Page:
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Flashcards in Psych/Soc Class 1 Deck (37)
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Who are the 3 founding fathers of modern sociology?

Durkheim, Marx, Weber


Which theories are macro level?

Functionalism, Conflict, Social Constructionism, Feminism


What is anomie?

Mismatch bw wider societies standards


What is manifest & latent functions respectively?

Manifest - intended, obvious
Latent - unintended, less recognizable


What is socialism?

It's a term that's coined as 'commuism' by Karl Marx. It means productions are owned equally by all workers


What is the difference between class consciousness & false consciousness?

Class consciousness- members of a subordinate group that are actively aware of being exploited as a group by the wealthy
False consciousness - lack f this awareness; members see themselves as individuals instead of an exploited group


What is Max Weber known for?

Asserted that conflict is more than just income. As we increase rationalization (increasing efficiency by maximizing result with minimal efforts) you lead to increase in bureaucracies. He also started the basis of symbolic interactionism.


What theories are micro level?

Symbolic interactionism, social constructionism, rational choice/social exchange theory, feminism


What is symbolic interactionism?

People act based on meaning. These meanings are derived through social interactions.


What are symbols?

Are culturally derived social objects that have shared meanings which are created & maintained through social interaction


What are the 3 stages the self develops in according to Mead?

1. Preparatory Stage (0-2 yrs) - children use language & symbols to mimic those around them
2. Play Stage (2-6 yrs) - children learn to play the roles of others in pretend games
3. Game Stage (7+ yrs) - understand the "generalized other"


What does the actual self consist of?

"Me" (which is the response to social interactions and how the generalized other sees us) and the response to this social self is the I (personal identity and individuality)


What is the 'looking-glass'?

It is the self that is shaped by others because individuals tend to confirm expectations. According to Cooley, concept of one's self is developed in 3 stages:
1) We imagine how we appear to others
2) We imagine what they think about us based on observations
3) We develop feelings about ourselves (true or false) based on judgements of others


What is socialization?

It is the dynamic process by which an individual internalizes the values, beliefs & norms of their society & learns to function as a member of that society.


Difference between rational choice theory & social exchange theory?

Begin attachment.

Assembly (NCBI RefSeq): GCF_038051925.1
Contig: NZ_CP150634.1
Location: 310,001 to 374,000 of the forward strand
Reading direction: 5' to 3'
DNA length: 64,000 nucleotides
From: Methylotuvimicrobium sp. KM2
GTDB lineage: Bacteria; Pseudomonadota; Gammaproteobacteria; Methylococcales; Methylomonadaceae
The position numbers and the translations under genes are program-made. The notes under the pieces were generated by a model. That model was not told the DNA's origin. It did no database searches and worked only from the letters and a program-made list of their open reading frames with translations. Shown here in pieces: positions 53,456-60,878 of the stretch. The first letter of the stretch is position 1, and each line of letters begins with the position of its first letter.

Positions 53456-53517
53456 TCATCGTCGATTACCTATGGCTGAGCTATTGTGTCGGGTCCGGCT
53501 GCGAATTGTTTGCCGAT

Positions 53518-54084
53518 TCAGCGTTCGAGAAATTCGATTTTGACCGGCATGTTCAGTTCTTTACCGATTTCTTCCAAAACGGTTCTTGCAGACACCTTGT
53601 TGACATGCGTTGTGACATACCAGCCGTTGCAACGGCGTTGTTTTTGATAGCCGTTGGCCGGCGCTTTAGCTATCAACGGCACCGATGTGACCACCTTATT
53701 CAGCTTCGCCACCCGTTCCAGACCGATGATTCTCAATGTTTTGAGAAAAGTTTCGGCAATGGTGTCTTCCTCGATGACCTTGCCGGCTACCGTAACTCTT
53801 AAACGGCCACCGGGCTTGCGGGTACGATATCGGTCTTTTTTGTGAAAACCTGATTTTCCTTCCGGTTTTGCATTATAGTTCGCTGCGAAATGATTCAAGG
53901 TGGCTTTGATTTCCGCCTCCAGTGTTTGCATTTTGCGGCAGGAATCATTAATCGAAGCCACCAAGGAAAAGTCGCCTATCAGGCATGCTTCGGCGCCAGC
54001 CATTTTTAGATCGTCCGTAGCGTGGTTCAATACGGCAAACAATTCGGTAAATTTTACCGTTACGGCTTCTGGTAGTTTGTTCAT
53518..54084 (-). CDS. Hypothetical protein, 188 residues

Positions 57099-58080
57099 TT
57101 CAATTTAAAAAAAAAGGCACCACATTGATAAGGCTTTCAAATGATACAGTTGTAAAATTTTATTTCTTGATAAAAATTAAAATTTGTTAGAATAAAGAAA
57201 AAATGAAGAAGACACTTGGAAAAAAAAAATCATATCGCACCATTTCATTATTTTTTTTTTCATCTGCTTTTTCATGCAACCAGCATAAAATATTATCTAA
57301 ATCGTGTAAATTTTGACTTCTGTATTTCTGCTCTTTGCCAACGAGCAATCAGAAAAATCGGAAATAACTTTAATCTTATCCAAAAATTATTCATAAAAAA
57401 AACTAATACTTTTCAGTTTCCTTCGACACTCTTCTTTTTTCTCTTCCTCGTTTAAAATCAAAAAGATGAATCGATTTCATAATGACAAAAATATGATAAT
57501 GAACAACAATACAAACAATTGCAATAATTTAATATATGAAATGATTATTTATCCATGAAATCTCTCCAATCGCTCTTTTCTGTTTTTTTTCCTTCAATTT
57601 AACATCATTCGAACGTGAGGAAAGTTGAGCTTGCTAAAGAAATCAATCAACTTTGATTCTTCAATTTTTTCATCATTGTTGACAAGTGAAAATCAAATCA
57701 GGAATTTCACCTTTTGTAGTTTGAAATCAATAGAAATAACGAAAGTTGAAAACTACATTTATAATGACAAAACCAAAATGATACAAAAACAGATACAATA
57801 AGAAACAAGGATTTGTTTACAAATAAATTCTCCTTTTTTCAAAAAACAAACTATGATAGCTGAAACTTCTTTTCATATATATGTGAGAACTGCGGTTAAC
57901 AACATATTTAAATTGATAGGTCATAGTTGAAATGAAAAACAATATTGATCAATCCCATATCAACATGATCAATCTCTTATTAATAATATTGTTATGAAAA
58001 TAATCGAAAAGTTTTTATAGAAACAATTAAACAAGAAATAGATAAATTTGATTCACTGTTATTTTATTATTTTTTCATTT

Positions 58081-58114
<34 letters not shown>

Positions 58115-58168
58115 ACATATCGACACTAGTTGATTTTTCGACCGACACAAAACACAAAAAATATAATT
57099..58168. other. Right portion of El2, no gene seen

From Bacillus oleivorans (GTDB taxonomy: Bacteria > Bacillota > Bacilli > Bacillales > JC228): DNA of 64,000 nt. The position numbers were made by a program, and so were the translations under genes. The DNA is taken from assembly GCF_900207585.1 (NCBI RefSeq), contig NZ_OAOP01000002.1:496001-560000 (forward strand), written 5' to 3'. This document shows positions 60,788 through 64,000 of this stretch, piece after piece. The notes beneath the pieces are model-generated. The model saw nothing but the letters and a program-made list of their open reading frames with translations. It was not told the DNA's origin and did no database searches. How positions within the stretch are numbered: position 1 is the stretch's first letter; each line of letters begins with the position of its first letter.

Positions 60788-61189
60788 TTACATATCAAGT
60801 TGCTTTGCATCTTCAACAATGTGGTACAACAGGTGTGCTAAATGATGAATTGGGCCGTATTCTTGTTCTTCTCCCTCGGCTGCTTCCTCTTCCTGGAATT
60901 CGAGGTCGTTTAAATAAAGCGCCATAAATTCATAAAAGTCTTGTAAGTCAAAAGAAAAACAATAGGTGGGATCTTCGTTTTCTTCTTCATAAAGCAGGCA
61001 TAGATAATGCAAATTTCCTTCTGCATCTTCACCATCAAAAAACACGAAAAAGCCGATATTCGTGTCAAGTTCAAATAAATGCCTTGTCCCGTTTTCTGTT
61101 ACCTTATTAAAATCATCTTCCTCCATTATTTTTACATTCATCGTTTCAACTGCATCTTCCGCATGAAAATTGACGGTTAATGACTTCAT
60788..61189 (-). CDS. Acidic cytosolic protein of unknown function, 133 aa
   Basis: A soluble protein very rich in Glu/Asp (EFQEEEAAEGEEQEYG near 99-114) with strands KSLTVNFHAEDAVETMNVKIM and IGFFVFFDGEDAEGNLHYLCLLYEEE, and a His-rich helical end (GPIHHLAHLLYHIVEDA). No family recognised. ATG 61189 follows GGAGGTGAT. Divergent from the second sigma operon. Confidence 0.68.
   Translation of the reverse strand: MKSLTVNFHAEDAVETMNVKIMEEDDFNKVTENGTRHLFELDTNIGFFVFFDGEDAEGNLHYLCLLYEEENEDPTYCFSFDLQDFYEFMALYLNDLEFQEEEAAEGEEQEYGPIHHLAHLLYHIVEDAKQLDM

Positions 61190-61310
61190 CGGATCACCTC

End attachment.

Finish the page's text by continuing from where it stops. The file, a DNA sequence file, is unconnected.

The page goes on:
Both look at economic factors externally. RCT looks at increasing benefits and reducing costs while SET looks at increasing rewards and reducing punishments. SET looks at relationships too.


What are the differences of the 3 waves in feminism?

First wave (1900) - focused on women's suffrage: right to vote, right to own property, equal rights in marriage, work for wages

Second wave (1960-1970) - focused on women's social liberties: equal pay, reproductive rights, gender equality, sexual destigmatization

Third wave (1980): focused on intersectionality: study of different social identifies such as gender, race, class etc interact


How did the Feminist theory emerge?

From movements in 19th & 20th century advocating for equal political, economic & social rights of women in society


What is a society?

Group of people that share a culture and interact with each other in a definable area


What is sociology?

The study of how people interact and how they're shaped by the society they live in


What is collective consciousness?

How people share culture come to think in the same manner due to shared beliefs, ideas & moral attitudes which unify society


What is hegemony?

A coerced acceptance of values, expectations & conditions as determined by the capitalist class


Where do meanings of symbols and language come from?

It depends on both individual interpretations and social context


Difference between social play and social games

Social play - spontaneous and free with minimal social rules and limited stakes
Social game - more strict sets of rules and greater stakes


What are the primary ways we interact with each other and play a critical role in formation of identity?

Games, Play & Language


What is the difference between "I" and "me"

I- individualistic self
Me - social self


What is the Thomas Theorem?

The theory that interpretation of a situation affects the response to that situation


External vs Internal Validity

External - the extent to which the results can be generalized to the public

Internal - the extent to which the outcome variable is due to the intervention


What is impression management?

Individual changes their response to match expectation


What is the Hawthorne effect?

Individuals change their response because they know they're being studied


What are attrition effects?

Individuals fatigue or drop out